# Thread: Complex Numbers 1

1. ## Complex Numbers 1

How do you:
1. Find all the fifth roots of -1.

2. Find all the third roots of 2+2i

3. Find all the fifth roots of 1 and deduce that:
1 + (2*cos(2*Pi/5)) + (2*cos(4*Pi/5)) = 0.

Help will be very much appreciated.

Thanks

2. Originally Posted by smiler
How do you:
1. Find all the fifth roots of -1.

2. Find all the third roots of 2+2i

3. Find all the fifth roots of 1 and deduce that:
1 + (2*cos(2*Pi/5)) + (2*cos(4*Pi/5)) = 0.

Help will be very much appreciated.

Thanks
$\displaystyle \sqrt{-1} = i$

So for 1.) $\displaystyle 5\sqrt {-1} = 5i$

Can you do the rest?

3. $\displaystyle e^{ix} = \cos x +i \sin x$
$\displaystyle e^{i\pi} = \cos \pi +i \sin \pi$
$\displaystyle e^{i\pi} = -1$
$\displaystyle (e^{i\pi})^{\frac{1}{5}} = (-1)^{\frac{1}{5}}$
$\displaystyle e^{i \frac{\pi}{5}} = (-1)^{\frac{1}{5}}$
$\displaystyle \cos \frac{\pi}{5} +i \sin \frac{\pi}{5} = (-1)^{\frac{1}{5}}$

other exponents will also give -1. you should be able to figure them out easily.

for number two write the complex number as $\displaystyle Re^{i \theta}$ then solve as you did for number one.

for 3 find the roots using a method simmilar to that used for question 1 and you may identify a geometric series.

4. Hello, smiler!

We're expected to know DeMoivre's Theorem: .$\displaystyle (\cos\theta + i\sin\theta)^n \;=\;\cos n\theta + i\sin n\theta$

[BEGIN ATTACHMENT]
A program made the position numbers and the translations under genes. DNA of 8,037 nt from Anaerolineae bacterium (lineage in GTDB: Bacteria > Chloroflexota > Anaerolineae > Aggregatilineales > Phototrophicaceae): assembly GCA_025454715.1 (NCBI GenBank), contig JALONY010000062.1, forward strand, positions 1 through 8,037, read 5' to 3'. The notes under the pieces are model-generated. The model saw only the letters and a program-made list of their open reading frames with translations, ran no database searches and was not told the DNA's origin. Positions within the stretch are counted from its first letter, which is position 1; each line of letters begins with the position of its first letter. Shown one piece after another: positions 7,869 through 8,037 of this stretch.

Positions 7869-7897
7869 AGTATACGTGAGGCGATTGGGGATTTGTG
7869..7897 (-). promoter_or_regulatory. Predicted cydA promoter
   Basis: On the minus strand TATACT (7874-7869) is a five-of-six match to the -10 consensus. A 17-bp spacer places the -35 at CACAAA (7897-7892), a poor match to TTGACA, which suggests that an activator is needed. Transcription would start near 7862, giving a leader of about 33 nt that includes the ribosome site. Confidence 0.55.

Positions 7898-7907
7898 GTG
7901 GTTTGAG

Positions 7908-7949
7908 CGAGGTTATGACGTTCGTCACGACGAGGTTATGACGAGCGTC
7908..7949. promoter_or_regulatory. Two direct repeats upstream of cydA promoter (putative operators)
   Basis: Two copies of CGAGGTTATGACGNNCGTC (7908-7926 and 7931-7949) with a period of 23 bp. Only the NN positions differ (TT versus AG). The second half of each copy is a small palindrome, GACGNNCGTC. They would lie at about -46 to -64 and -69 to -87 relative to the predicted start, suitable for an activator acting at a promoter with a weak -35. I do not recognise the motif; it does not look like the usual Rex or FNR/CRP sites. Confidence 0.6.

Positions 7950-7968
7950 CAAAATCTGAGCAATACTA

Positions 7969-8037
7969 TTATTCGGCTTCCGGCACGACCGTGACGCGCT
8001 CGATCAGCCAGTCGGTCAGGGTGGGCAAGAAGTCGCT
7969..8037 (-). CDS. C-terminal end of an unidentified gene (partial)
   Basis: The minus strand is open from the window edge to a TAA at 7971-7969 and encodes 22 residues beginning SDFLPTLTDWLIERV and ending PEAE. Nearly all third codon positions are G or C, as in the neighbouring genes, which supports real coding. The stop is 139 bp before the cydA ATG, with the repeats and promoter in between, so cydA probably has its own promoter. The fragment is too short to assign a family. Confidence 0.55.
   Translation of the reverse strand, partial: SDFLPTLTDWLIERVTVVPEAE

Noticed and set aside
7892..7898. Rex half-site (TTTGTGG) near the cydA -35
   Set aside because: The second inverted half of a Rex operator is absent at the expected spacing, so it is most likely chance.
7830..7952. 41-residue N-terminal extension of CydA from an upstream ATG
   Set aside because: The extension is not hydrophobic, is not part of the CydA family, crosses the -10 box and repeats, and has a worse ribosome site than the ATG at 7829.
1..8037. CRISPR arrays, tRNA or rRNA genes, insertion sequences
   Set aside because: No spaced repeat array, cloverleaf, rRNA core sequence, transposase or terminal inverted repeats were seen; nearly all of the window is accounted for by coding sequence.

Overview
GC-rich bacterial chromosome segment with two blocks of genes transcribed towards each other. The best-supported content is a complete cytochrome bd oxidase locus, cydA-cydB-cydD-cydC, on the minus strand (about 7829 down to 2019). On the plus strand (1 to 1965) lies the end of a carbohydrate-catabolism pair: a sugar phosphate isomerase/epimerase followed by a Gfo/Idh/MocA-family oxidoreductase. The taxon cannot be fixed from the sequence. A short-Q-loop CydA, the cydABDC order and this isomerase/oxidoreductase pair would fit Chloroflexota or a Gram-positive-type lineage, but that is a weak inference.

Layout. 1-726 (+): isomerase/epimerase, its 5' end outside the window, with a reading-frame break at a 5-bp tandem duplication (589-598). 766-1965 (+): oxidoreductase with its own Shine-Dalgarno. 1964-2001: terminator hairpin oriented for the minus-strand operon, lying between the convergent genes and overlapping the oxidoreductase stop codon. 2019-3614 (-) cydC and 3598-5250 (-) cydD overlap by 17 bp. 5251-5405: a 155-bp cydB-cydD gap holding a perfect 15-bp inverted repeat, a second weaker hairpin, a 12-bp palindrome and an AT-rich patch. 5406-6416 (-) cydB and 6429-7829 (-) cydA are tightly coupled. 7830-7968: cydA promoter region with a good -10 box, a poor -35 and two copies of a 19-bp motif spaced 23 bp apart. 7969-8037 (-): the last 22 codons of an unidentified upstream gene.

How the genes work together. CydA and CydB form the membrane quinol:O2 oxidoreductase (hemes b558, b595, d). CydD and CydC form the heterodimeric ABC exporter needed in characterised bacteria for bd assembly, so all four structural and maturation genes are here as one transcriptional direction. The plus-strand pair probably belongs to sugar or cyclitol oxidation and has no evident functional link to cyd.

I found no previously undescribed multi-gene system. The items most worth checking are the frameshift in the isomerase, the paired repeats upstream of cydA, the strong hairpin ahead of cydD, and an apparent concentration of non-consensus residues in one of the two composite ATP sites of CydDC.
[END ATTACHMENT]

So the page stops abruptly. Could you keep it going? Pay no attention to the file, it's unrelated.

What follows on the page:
1. Find all the fifth roots of -1.
Convert $\displaystyle -1 + 0i$ to polar form: .$\displaystyle (1,\,\pi) \quad\Rightarrow\quad \cos\pi + i\sin\pi$

. . Then: .$\displaystyle \left(\cos\pi + i\sin\pi\right)^{\frac{1}{5}} \;=\;\cos\frac{\pi}{5} + i\sin \frac{\pi}{5}$

For all five fifth roots: .$\displaystyle \cos\left(\frac{\pi}{5} + \frac{2n\pi}{5}\right) + i\sin\left(\frac{\pi}{5} + \frac{2n\pi}{5}\right)$ . . . for $\displaystyle n \:=\:0,1,2,3,4$

2. Find all the third roots of $\displaystyle 2+2i$
$\displaystyle 2 + 2i \quad\Rightarrow\quad \left(2\sqrt{2},\,\frac{\pi}{4}\right) \quad\Rightarrow\quad 2^{\frac{3}{2}}\left(\cos\frac{\pi}{4} + i\sin\frac{\pi}{4}\right)$

. . Then: .$\displaystyle \left[2^{\frac{3}{2}}\left(\cos\frac{\pi}{4} + i\sin\frac{\pi}{4}\right)\right]^{\frac{1}{3}} \;=\;2^{\frac{1}{2}}\left[\cos\frac{\pi}{12} + i\sin\frac{\pi}{12}\right]$

For all three cube roots: .$\displaystyle \sqrt{2}\left[\cos\left(\frac{\pi}{12} +\frac{2n\pi}{3}\right) + i\sin\left(\frac{\pi}{12} + \frac{2n\pi}{3}\right)\right]$ . . . for $\displaystyle n \:=\:0,1,2$

5. Originally Posted by Air
$\displaystyle \sqrt{-1} = i$

So for 1.) $\displaystyle 5\sqrt {-1} = 5i$

Can you do the rest?
I believe Air meant to write this:

$\displaystyle ^5\sqrt {-1} = i^5 = i$

6. Originally Posted by colby2152
I believe Air meant to write this:

$\displaystyle ^5\sqrt {-1} = i^5 = i$
Oh yes... I was considering as $\displaystyle 5 \times \sqrt{-1} = 5i$.

7. Wouldn't -1 be a root? (for the 1st question)

8. Wouldn't -1 be a root? (for the 1st question)
Yes it would. For a method of finding all 5 of the complex roots, see soroban's excellent post (you may need to google de moivres theorem if you haven't seen this kind of question before).

No. Sorry, the first part just doesn't work. I think air just misunderstood the fifth roots part of the question (or maybe the question had been edited)

9. Badgerigar... never mind, I found the solution within his at n = 2... That's all I was wondering about. I already know of DeMoivre's imaginary number formula.